Does Cost-Sharing For Drugs Lead To Adverse Events?
MANAGED CARE March 2001. ©MediMedia USA
A study in the Journal of the American Medical Association suggests that HMOs' increased use of cost-sharing to soften prescription drug expenses may have actually increase overall medical costs over the long term. The authors contend that increased out-of-pocket prescription drug spending forces some members to stop taking medications that would otherwise prevent illness.
Rising drug prices have led many health plans and pharmacy benefit managers to institute higher copayments and deductibles and to lower benefit caps. The intent often is to discourage patients from taking medications that may not be medically necessary — but as the authors point out, that assumes informed decision-making on the part of patients.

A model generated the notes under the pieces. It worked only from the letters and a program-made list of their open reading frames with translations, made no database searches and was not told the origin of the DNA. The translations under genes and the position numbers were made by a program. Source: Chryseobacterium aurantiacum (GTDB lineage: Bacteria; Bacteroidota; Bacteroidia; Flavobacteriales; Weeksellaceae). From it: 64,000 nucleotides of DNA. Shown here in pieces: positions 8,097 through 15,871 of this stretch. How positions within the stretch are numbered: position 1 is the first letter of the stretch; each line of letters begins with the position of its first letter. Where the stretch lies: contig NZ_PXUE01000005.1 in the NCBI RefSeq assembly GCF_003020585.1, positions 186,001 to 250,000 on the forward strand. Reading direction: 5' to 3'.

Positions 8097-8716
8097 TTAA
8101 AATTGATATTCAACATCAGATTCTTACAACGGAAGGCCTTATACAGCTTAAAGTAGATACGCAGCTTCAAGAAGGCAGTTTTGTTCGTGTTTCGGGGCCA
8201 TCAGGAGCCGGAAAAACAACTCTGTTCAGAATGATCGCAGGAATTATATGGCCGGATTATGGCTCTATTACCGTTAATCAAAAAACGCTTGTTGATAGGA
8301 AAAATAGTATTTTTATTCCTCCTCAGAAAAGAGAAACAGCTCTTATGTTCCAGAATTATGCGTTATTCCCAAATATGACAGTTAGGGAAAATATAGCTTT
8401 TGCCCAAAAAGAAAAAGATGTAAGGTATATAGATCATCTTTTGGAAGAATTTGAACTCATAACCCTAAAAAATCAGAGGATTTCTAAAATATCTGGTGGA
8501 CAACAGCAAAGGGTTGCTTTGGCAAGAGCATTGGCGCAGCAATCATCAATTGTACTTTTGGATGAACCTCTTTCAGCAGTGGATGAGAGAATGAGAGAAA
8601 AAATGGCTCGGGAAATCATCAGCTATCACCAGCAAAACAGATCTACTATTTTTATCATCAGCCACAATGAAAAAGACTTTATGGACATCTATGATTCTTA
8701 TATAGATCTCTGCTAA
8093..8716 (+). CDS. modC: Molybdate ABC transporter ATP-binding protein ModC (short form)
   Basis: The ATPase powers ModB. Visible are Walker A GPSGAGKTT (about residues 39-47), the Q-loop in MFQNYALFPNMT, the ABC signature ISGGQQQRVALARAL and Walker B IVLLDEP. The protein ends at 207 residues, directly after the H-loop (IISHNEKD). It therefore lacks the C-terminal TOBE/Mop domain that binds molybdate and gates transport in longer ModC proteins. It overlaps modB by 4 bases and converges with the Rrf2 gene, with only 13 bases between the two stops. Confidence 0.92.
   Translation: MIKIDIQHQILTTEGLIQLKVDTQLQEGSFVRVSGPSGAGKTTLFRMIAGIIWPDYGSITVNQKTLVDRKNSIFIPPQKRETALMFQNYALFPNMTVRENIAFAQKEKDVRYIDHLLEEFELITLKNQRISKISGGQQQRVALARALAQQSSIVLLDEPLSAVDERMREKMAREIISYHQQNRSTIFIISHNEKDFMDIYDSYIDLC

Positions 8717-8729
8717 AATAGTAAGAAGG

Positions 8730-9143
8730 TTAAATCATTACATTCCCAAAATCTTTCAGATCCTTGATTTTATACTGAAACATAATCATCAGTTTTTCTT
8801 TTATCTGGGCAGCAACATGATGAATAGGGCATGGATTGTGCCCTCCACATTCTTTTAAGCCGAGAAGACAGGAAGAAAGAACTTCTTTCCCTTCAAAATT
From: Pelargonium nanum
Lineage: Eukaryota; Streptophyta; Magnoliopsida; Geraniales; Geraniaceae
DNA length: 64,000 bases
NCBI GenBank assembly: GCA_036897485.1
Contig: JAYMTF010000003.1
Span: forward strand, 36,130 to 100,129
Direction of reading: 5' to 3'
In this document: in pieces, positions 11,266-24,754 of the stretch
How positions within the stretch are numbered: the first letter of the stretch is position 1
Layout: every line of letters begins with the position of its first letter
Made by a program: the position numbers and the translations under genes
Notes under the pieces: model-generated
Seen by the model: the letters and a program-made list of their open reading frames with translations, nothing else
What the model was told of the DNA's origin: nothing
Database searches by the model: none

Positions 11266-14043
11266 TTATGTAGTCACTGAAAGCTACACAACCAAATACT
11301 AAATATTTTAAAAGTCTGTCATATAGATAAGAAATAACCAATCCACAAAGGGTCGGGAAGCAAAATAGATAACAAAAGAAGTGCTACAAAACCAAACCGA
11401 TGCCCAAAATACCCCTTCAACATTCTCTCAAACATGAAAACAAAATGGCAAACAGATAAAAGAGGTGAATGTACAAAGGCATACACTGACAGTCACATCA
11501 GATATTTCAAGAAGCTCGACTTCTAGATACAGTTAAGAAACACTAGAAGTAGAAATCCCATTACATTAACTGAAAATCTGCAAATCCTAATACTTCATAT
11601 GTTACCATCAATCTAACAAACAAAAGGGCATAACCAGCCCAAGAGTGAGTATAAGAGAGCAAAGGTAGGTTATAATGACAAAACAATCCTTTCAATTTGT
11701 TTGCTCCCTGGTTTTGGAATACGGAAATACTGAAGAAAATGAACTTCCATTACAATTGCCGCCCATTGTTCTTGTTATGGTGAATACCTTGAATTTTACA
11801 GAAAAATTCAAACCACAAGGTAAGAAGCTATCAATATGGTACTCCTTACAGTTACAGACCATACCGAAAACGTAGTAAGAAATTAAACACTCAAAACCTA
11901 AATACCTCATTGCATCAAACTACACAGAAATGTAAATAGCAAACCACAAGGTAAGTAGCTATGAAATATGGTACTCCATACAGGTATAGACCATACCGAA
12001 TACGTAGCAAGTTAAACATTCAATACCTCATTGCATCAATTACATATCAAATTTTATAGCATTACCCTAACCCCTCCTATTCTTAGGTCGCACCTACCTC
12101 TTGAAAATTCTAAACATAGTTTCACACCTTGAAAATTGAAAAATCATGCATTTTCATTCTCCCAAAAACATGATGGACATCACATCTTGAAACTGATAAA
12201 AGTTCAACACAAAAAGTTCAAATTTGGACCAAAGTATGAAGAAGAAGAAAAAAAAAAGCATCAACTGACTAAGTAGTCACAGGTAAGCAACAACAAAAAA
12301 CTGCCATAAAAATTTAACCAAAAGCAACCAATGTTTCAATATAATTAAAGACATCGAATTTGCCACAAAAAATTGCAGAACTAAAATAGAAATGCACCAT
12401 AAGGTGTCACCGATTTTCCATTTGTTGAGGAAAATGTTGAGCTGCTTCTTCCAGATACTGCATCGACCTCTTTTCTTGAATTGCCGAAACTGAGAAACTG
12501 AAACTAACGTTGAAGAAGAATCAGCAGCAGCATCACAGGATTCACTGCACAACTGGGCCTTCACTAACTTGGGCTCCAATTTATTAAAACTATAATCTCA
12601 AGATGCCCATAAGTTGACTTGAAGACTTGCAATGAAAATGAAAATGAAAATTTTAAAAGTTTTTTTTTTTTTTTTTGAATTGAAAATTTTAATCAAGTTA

The study examined the impact of Quebec's decision to implement a universal drug benefit in 1996. To fund the program, the province introduced a deductible and a 25-percent copayment for everyone; previously, prescription drugs had been available at no cost to the elderly and to low-income residents.
Analyzing claims data, the authors found that use of essential drugs dropped 9 percent in the elderly, and 14 percent by low-income residents. In both groups, adverse effects and emergency visits associated with reduced adherence to prescription regimens more than doubled.
From this, the authors speculate that short-term pharmacy savings may be much smaller than the added cost of treating illness down the road.
The government did achieve its aim, as use of less-essential prescription drug products dropped 15 percent among older people and 22 percent in the low-income group. There were few adverse effects associated with these reductions.